# A divisibility identity for Euler’s totient function

In this note I will give a Galois-theoretic proof that for a prime ${p}$ and positive integer ${n}$,

$\displaystyle n \mid \frac{\varphi(p^n-1)}{\varphi(p-1)}.$

I’d love to see a more elementary proof if you can come up with one.
First we need the following:

Lemma 1 Let ${Z_n}$ be the cyclic group with ${n}$ elements. Let ${m}$ be a positive divisor of ${n}$, and consider ${Z_m}$ as a subgroup of ${Z_n}$. Then the number of automorphisms of ${Z_n}$ which fix ${Z_m}$ pointwise is equal to ${\varphi(n)/\varphi(m)}$ (which, in particular, is an integer).

Proof of the Lemma: Note that any automorphism of ${Z_n}$ fixes ${Z_m}$, though not necessarily pointwise: indeed ${Z_n}$ has a unique subgroup of order ${m}$, and thus any automorphism of ${Z_n}$ must take this subgroup to itself. Thus we have a group homomorphism ${\text{Aut}(Z_n) \rightarrow \text{Aut}(Z_m)}$ which is easily seen to be surjective; its kernel is precisely the subgroup consisting of those automorphisms of ${Z_n}$ which fix ${Z_m}$ pointwise. The statement follows by comparing orders. ${\square}$

Now to prove the initial claim, consider the field extension ${\mathbf{F}_{p^n}/\mathbf{F}_p}$. Basic Galois theory tells that this is a Galois extension of degree ${n}$. Consider the canonical homomorphism

$\psi: \displaystyle \text{Gal}(\mathbf{F}_{p^n}/\mathbf{F}_p) \rightarrow \text{Aut}(\mathbf{F}_{p^n}^\times)$

which restricts an ${\mathbf{F}_p}$-automorphism ${\sigma}$ to the group of units of ${\mathbf{F}_{p^n}}$. Clearly it is an injective homomorphism since ${\sigma}$ is completely determined by where it sends the units. Moreover for any ${\sigma \in \text{Gal}(\mathbf{F}_{p^n}/\mathbf{F}_p)}$, $\psi(\sigma)$ lies in the subgroup of ${\mathbf{F}_{p^n}^\times}$ of those automorphisms fixing pointwise the cyclic subgroup ${\mathbf{F}_{p}^\times}$ of order ${p-1}$, because the Galois group consists of $\mathbf{F}_p$-homomorphisms. By the lemma the subgroup of these automorphisms has order ${\frac{\varphi(p^n-1)}{\varphi(p-1)}}$, whereas ${\text{Gal}(\mathbf{F}_{p^n}/\mathbf{F}_p)}$ has order ${n}$. This does it.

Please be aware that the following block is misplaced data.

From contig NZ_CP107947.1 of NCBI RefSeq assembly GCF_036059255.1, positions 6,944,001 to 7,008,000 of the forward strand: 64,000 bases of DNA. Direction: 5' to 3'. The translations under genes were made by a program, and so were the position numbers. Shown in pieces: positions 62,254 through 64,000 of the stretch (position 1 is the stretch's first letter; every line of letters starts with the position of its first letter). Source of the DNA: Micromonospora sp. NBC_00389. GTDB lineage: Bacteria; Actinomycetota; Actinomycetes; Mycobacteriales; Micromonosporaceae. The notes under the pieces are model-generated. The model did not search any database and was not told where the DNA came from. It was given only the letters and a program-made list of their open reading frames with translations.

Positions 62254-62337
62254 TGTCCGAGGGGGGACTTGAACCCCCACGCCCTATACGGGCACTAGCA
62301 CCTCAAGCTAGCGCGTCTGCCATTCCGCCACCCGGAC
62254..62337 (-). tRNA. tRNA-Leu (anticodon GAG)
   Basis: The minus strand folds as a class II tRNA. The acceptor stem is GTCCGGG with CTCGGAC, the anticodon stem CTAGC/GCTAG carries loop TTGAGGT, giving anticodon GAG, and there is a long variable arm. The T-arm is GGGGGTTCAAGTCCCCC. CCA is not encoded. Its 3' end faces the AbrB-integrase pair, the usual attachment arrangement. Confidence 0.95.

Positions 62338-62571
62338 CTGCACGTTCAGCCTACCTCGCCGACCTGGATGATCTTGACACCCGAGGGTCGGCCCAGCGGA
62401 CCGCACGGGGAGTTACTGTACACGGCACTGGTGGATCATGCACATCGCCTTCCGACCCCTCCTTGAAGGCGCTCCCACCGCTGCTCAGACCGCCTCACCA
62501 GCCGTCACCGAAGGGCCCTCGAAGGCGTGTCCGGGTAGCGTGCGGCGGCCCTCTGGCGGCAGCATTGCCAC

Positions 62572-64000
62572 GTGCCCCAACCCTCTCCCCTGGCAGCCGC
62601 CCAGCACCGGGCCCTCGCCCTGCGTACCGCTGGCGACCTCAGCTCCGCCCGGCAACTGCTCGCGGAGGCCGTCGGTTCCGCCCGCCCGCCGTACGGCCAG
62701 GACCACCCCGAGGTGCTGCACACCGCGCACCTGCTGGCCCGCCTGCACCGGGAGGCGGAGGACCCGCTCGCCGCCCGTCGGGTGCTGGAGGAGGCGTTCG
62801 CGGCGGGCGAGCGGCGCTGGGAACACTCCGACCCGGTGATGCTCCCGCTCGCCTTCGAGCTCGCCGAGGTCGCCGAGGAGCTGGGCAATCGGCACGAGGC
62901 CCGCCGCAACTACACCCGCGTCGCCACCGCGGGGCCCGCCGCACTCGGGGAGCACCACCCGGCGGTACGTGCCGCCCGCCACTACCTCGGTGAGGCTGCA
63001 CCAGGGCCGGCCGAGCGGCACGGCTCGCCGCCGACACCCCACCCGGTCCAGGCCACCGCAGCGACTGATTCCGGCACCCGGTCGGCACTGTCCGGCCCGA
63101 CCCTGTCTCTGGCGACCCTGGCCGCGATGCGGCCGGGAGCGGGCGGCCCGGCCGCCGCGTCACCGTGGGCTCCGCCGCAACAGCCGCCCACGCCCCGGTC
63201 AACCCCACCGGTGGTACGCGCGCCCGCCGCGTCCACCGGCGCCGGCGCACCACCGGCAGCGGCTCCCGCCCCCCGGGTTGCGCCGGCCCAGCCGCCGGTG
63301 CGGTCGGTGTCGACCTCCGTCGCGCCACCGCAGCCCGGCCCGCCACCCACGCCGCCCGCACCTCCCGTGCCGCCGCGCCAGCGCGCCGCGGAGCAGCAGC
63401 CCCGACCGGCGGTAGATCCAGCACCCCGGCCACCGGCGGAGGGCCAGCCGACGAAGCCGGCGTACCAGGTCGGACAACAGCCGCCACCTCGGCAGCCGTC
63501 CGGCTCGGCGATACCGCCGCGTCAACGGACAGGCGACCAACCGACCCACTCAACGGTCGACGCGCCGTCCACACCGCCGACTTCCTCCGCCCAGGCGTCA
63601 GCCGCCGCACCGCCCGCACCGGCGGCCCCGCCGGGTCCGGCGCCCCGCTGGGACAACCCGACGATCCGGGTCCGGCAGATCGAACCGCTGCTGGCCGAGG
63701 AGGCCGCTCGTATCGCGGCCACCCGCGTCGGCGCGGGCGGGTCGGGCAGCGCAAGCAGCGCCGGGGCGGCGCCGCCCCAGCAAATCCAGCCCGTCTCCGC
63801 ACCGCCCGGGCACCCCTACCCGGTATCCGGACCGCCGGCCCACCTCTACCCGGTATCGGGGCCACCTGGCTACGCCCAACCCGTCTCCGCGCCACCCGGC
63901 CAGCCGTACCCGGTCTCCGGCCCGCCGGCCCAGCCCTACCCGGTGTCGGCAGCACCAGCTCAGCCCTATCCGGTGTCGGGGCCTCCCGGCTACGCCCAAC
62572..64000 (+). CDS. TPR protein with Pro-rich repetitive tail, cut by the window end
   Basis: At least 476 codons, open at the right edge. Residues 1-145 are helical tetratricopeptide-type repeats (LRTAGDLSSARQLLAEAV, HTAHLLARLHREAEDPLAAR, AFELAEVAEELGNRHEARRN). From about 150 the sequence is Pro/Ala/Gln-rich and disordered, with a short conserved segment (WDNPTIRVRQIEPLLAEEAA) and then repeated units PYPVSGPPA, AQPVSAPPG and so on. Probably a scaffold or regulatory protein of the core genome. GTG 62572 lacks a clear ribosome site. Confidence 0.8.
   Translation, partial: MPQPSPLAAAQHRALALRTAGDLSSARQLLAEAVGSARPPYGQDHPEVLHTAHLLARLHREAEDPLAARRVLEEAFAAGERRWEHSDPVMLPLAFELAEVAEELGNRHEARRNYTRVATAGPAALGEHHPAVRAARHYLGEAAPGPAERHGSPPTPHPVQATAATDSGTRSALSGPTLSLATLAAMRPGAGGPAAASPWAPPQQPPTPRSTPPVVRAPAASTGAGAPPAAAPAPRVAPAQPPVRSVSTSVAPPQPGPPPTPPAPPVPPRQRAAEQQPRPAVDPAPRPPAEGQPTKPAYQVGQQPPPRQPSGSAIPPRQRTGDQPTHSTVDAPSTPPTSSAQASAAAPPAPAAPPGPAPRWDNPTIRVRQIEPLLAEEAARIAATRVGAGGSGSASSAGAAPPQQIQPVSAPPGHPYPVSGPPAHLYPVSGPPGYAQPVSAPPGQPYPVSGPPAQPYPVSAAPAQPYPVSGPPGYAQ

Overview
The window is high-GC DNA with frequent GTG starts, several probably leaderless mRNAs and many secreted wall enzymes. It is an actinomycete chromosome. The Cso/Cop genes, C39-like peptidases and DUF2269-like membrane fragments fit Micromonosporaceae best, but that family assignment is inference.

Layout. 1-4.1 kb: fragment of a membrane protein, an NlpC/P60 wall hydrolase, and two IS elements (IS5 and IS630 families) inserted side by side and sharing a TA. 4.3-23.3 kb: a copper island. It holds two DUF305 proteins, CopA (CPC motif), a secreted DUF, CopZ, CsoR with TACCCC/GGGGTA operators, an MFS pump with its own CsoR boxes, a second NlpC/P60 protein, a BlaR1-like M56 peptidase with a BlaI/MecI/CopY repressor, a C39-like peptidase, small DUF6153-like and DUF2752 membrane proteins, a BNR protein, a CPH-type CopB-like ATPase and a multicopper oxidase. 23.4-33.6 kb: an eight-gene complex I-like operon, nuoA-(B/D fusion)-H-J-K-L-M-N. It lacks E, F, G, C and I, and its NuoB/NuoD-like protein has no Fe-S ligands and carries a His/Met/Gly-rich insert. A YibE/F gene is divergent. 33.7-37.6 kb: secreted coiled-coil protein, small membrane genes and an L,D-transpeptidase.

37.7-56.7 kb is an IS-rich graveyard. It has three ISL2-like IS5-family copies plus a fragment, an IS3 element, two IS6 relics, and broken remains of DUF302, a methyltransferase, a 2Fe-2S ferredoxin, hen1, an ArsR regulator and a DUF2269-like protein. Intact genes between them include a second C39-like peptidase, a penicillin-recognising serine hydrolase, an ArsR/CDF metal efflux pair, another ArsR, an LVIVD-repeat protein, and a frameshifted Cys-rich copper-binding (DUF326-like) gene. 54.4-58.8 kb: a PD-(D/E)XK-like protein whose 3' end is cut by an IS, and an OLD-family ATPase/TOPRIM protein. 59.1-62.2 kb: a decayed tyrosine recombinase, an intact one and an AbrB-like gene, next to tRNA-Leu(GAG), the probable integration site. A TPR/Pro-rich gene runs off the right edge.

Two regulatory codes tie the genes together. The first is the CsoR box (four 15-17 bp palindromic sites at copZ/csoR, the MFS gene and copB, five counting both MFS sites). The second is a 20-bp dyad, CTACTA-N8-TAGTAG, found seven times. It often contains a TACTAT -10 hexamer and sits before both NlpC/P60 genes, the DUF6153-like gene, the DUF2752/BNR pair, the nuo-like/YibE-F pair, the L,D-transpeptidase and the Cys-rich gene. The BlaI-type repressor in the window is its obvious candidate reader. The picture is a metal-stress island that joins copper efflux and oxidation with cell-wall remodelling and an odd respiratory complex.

# Burnside’s lemma and Bell numbers

In this post I am going to show that ${B_n}$, the ${n}$th Bell number, is larger than ${n^n/n!}$.

Our main tool will be Burnside’s lemma, which states that if a finite group ${G}$ acts on a finite set ${S}$, the average number of fixed points of the elements of ${G}$ is equal to the number of orbits of the action of ${G}$ on ${S}$:

$\displaystyle |G\backslash S|=\frac{1}{|G|}\sum_{g \in G}|\text{Fix }g|,$

where ${\text{Fix }g}$ is the set of fixed points of ${g}$.

We let ${S_n}$, the symmetric group on ${n}$ letters, act on ${\{1,2,\dots,n\}^n}$ component-wise. The elements of ${[n]=\{1,2,\dots,n\}^n}$ are ${n}$-tuples consisting of integers between ${1}$ and ${n}$. Now you may easily convince yourself that it is possible to send a tuple ${(a_1, \dots, a_n)}$ to a tuple ${(b_1, \dots, b_n)}$ if and only if whenever ${a_i=a_j}$, we also have ${b_i=b_j}$, and vice versa. In other words we view each ${n}$-tuple ${(a_1, \dots, a_n)}$ as a function ${\sigma: [n] \rightarrow [n]}$; its fibres partition ${[n]}$, and composition with a permutation preserves the fibres of ${\sigma}$. It is immediate that ${\sigma}$ and ${\sigma'}$ are in the same orbit of ${S_n}$ if and only if they have the same collection of fibres. For instance, $(1,1,2)$ can be sent to $(3,3,1)$ by the cycle $(1\: 3\: 2)$ but there is no way to send $(1,1,2)$ to $(1,2,3)$, because any permutation will send $(1,1,2)$ to a 3-tuple of the form $(\bullet,\bullet,\circ)$.

Thus ${S_n}$ has ${B_n}$ orbits on ${\{1,2,\dots,n\}^n}$. On the other hand since our permutations act component-wise, we have

$\displaystyle \text{Fix }_{[n]^n}g \cong (\text{Fix }_{[n]}g)^n,$

i.e. the fixed points of ${g}$ acting on ${[n]^n}$ are the tuples ${(a_1, \dots, a_n)}$ consisting of fixed points of ${g}$ acting on ${[n]}$. Therefore, by Burnside’s lemma, we have

$\displaystyle \frac{1}{n!}\sum_{g\in S_n} (\text{Fix }g)^n = B_n.$

In fact the same argument shows that for any $m\geq n$, we have

$\displaystyle \frac{1}{m!}\sum_{g\in S_m} (\text{Fix }g)^n = B_n.$

In particular, the identity of ${S_n}$ fixes all of ${[n]}$, so we have

$\displaystyle \frac{n^n}{n!} \leq B_n.$

In fact, by using the fact that a permutation of ${[n]}$ consists of a subset of ${[n]}$ (the subset of fixed points), and a derangement of the remaining elements, we easily obtain the formula

$\displaystyle B_n = \frac{1}{n!}\sum_{i=0}^n {n \choose i} !(n-i) i^n$

where ${!n}$ is the number of derangements of a set of ${n}$ elements.